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Competing views of zombie economy – is neuroscience involved?

February 21, 2013

At Forbes, James Dorn writes “Obama’s Minimum Wage Hike: A Case Of Zombie Economics” citing Paul Krugman’s “zombie ideas” and claiming:

President Obama is practicing zombie economics when he ignores the law of demand and promises to raise the federal minimum wage from $7.25 an hour to $9, so that “no one who works full-time should have to live in poverty.”

Before moving on please pause to wonder if Dorn’s use of zombie economics is somewhat racist in this context — or if at the very least implies that those living in poverty are zombies and so that raising their wage would be zombie economics. But also recall the long history of zombie economics in connection to voodoo economics of Reagan supply-siders. Zombie economics discourse is basically a long history of retelling the same old arguments about dead white European males.

And at “Paul Krugman and His Zombie History” by William L. Anderson:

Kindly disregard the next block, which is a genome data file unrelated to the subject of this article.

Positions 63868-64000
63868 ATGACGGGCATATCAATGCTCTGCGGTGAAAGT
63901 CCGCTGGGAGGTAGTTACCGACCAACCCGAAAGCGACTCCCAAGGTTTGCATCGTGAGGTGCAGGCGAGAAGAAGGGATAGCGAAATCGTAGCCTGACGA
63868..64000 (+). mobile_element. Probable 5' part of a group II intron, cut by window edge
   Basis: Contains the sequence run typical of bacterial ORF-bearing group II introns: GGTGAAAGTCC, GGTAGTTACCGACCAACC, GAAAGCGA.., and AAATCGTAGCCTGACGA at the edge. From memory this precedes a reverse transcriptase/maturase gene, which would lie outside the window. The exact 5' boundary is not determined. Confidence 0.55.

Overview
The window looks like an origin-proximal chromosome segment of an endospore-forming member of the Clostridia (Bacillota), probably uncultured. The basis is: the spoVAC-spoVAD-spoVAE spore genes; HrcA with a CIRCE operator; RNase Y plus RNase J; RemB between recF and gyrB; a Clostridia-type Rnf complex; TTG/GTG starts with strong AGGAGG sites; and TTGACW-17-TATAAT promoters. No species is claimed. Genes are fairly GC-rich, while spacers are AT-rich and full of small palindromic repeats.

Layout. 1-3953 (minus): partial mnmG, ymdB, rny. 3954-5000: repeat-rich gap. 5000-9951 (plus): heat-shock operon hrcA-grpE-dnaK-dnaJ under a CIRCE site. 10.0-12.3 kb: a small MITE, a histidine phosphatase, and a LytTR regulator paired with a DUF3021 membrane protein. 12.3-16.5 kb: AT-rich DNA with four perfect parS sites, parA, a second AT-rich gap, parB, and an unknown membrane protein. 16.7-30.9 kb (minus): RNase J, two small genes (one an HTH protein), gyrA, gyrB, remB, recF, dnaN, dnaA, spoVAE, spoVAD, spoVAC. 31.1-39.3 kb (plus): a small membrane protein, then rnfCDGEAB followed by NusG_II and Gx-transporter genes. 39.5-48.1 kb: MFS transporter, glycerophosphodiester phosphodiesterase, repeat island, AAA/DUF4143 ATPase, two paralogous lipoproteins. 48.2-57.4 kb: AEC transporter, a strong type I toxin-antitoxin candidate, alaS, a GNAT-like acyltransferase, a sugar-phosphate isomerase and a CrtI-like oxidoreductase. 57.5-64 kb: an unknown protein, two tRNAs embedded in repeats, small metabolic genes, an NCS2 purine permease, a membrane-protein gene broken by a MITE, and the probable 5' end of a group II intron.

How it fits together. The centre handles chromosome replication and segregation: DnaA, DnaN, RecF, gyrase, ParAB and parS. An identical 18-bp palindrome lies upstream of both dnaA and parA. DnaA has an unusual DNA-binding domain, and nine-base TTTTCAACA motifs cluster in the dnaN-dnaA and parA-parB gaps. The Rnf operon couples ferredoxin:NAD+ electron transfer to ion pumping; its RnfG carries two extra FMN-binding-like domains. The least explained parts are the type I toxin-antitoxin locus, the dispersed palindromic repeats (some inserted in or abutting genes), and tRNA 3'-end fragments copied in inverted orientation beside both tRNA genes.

whenever Krugman goes on a partisan political screed, truth is left behind,

Which is funny because Krugman refers his intellectual opponents “zombie lies” – Like with Ed Reform, both sides are just on the attack and by calling each other zombies or nazi they are just declaring their opponents. Except they also make strawmen of the opposing argument and talk over one another, accusing the other of lies, instead of trying to focus on real stories or data. Dorn uses Krugman’s Rubio article to argue about minimum wage but like a zombie, seems unaware that Krugman also wrote on the wage subject days ago. And Ravitch thinks no reader could possibly have misread her, so me and Jeb Bush are just zombies too (not the worst company to be in).

Maybe it’s brain differences. “Brain Scans Can Predict Your Political Ideology” by Stephanie Pappas, LiveScience journalist reporting on a